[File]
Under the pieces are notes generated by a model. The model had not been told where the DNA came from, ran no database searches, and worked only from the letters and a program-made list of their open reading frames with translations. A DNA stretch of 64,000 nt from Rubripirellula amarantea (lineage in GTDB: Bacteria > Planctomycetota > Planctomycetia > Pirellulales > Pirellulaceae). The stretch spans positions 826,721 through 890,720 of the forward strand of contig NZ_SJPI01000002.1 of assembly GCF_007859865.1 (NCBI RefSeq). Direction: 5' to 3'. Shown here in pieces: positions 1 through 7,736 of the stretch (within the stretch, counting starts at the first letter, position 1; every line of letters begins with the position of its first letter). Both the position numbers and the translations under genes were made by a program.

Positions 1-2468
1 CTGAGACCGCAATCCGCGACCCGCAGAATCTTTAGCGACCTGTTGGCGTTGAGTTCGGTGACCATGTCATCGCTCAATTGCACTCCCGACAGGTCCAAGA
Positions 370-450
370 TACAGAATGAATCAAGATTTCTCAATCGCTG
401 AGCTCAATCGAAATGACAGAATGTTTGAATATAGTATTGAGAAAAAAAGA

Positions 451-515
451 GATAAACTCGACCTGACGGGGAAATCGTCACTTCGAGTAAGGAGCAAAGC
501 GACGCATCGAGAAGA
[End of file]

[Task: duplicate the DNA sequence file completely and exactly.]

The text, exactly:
Under the pieces are notes generated by a model. The model had not been told where the DNA came from, ran no database searches, and worked only from the letters and a program-made list of their open reading frames with translations. A DNA stretch of 64,000 nt from Rubripirellula amarantea (lineage in GTDB: Bacteria > Planctomycetota > Planctomycetia > Pirellulales > Pirellulaceae). The stretch spans positions 826,721 through 890,720 of the forward strand of contig NZ_SJPI01000002.1 of assembly GCF_007859865.1 (NCBI RefSeq). Direction: 5' to 3'. Shown here in pieces: positions 1 through 7,736 of the stretch (within the stretch, counting starts at the first letter, position 1; every line of letters begins with the position of its first letter). Both the position numbers and the translations under genes were made by a program.

Positions 1-2468
1 CTGAGACCGCAATCCGCGACCCGCAGAATCTTTAGCGACCTGTTGGCGTTGAGTTCGGTGACCATGTCATCGCTCAATTGCACTCCCGACAGGTCCAAGA
Positions 370-450
370 TACAGAATGAATCAAGATTTCTCAATCGCTG
401 AGCTCAATCGAAATGACAGAATGTTTGAATATAGTATTGAGAAAAAAAGA

Positions 451-515
451 GATAAACTCGACCTGACGGGGAAATCGTCACTTCGAGTAAGGAGCAAAGC
501 GACGCATCGAGAAGA